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5 Home Office Items You Should Never Skimp On

5 Home Office Items You Should Never Skimp On

    It’s tempting to go looking for a bargain when it comes time to stock your home office with equipment. And there’s nothing wrong with looking for a bargain in itself; if you find a high quality item on sale, by all means, get it now – don’t wait until it goes back up!

    But buying certain items just because they’re cheap is a no-no. These are the items that you’ll be using every day as you begin to work at home and you need to make sure they’re top notch – or at the least, not harming you.

    What I find most ironic is that the items you absolutely must not skimp on are relatively insignificant, cheap items in the grand scheme of things; you can get away with a budget computer (in most lines of work), even though it is generally considered one of the biggest expenses of a home office, but you can’t get away with the same when it comes to the following five, fairly mundane, items.

    Yeah, these items may not be the things you look at in the catalogues with a smile on your face, dreaming dreams of how wonderful they must be, but that’s exactly why it’s important to remember: these things are worth your dosh.

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    1. Chair

    When a fairly good, ergonomic office chair of mine broke at the end of last year, it was towards the end of the month. As you freelancers will know, that’s just before most of the cash for the month comes in, and I had to work; I couldn’t wait long to buy a replacement.

    So what did I do? I went to K-Mart and grabbed the first mid-back chair on sale and went home. It was a decision I regretted for a long time, though I stubbornly held onto the back-killer for just a couple of months shy of a year.

    You’re going to be sitting in your office chair for hours every day; anywhere between five and fifteen hours, depending on how impending your deadlines are! Unless you want to cause some serious back and posture problems, get a good chair. I’ve also noticed that a good, supporting chair increases productivity by a mile.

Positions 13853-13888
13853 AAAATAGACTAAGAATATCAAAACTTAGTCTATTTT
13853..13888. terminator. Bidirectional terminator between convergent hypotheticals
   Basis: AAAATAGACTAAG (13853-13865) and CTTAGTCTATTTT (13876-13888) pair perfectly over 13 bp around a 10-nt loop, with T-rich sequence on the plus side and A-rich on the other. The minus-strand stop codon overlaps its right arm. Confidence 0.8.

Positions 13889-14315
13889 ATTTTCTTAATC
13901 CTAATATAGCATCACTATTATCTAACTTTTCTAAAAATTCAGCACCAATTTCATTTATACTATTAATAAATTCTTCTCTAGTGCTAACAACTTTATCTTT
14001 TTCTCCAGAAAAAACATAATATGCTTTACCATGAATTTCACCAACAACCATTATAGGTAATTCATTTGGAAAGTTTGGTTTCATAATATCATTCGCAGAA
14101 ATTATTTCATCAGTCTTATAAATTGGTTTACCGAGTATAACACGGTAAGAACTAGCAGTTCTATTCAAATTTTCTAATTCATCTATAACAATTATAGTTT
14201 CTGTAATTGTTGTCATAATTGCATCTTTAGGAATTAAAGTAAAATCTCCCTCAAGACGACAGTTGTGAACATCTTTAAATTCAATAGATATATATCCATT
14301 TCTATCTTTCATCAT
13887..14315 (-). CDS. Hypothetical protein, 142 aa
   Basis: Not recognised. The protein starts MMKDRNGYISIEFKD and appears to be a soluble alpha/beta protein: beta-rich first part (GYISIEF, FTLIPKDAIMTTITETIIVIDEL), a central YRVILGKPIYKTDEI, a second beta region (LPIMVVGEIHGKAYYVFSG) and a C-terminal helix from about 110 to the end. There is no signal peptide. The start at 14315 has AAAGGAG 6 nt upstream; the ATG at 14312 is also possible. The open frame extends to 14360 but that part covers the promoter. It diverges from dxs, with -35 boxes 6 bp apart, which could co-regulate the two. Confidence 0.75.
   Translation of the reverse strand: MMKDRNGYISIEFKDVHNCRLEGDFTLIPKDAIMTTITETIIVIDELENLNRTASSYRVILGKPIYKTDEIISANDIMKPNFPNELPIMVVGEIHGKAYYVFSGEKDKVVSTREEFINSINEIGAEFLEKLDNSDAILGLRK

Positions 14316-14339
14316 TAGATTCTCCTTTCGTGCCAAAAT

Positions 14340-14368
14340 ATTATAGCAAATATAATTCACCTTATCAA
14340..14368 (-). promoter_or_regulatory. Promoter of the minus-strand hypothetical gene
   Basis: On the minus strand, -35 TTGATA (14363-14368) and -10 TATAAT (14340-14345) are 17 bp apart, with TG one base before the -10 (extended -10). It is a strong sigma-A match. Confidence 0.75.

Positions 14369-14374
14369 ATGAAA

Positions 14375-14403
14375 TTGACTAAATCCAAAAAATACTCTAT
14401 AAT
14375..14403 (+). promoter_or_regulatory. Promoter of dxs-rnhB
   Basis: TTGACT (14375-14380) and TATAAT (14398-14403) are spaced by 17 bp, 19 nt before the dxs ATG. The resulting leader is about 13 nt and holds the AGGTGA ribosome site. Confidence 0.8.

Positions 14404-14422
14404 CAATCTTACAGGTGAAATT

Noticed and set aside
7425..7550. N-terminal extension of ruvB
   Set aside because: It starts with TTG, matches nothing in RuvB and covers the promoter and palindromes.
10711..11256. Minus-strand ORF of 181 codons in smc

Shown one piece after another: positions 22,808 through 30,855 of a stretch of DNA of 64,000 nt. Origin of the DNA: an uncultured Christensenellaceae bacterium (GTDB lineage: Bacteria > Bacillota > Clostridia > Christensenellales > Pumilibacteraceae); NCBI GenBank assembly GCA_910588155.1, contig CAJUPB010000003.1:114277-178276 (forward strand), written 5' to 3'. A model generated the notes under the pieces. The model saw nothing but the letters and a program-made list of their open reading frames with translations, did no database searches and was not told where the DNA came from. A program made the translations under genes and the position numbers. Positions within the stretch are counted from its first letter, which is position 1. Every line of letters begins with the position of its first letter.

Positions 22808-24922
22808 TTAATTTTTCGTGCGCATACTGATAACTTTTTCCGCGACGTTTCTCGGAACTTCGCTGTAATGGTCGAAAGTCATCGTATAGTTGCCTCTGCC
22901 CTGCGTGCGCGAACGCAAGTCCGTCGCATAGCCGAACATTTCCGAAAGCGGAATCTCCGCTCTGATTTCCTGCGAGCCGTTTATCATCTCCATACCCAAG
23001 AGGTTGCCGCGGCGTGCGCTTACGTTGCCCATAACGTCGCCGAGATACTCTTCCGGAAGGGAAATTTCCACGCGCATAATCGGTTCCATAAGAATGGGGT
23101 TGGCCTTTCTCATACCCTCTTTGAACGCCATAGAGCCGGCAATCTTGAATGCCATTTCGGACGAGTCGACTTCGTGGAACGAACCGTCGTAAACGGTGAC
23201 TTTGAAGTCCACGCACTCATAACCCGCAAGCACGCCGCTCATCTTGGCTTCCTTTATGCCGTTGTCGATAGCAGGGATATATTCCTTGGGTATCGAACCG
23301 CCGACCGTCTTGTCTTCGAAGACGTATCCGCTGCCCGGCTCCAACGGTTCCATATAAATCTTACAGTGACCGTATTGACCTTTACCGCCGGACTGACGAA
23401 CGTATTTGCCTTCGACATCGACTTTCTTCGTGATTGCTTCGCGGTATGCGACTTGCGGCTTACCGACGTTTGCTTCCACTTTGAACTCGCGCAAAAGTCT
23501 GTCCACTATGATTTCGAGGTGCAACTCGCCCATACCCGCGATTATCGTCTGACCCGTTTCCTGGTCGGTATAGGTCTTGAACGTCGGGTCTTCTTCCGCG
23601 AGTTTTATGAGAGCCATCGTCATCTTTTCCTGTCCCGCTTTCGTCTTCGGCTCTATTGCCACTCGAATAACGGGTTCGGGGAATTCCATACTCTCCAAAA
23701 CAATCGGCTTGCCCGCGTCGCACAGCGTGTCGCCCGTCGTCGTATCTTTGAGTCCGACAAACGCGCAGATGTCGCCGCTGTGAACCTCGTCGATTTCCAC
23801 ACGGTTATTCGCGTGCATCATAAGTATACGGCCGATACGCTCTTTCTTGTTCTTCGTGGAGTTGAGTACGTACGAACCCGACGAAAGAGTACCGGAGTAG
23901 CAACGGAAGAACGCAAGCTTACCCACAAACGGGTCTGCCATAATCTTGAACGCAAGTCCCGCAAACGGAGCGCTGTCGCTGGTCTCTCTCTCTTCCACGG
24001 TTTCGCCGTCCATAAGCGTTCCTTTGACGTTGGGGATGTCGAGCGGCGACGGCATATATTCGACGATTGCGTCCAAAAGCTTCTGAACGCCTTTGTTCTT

2. Desk

    Like many people, here’s another item I skimped on. I’ll be honest, I’ve still got a cheap and dodgy desk in my home office. The design is totally unergonomic and not very sturdy to boot – after several moves of house, this desk doesn’t have much life left in it. It’ll be dead by the next move, I reckon. But it also can increase the tension in my wrist as it makes it hard to get to the mouse, and doesn’t provide a great view of the monitor either – causing eye and neck strain.

    A good desk is expensive, and that’s why we skimp. But not only will a good one save you in medical bills later on, it’ll save you in the long run. One good desk that lasts ten years is much better and cheaper than a series of crappy desks that fall apart after two years of use. This general rule goes for everything listed here.

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    3. Mouse

    My mouse is a Logitech VX Revolution. It was a bit pricey for a mouse at AU$150 (at the time, I’ve seen them for $100 now) and it’s actually meant to be a notebook mouse, but the ergonomic design has done wonders for my wrists over the years I’ve owned the device. It’s been a long time now, but I still have faint memories of cheap mice giving me wrist pain in the past.

    The scroll wheel is starting to die on the ergonomic rodent. Guess what my next purchase will be? Another Logitech VX Revolution. Most people – at least almost every single person whose system I’ve seen – opt for the $10 wired mouse or its $30 wireless sibling. They’re priced that way for a reason. Steer clear.

    4. Keyboard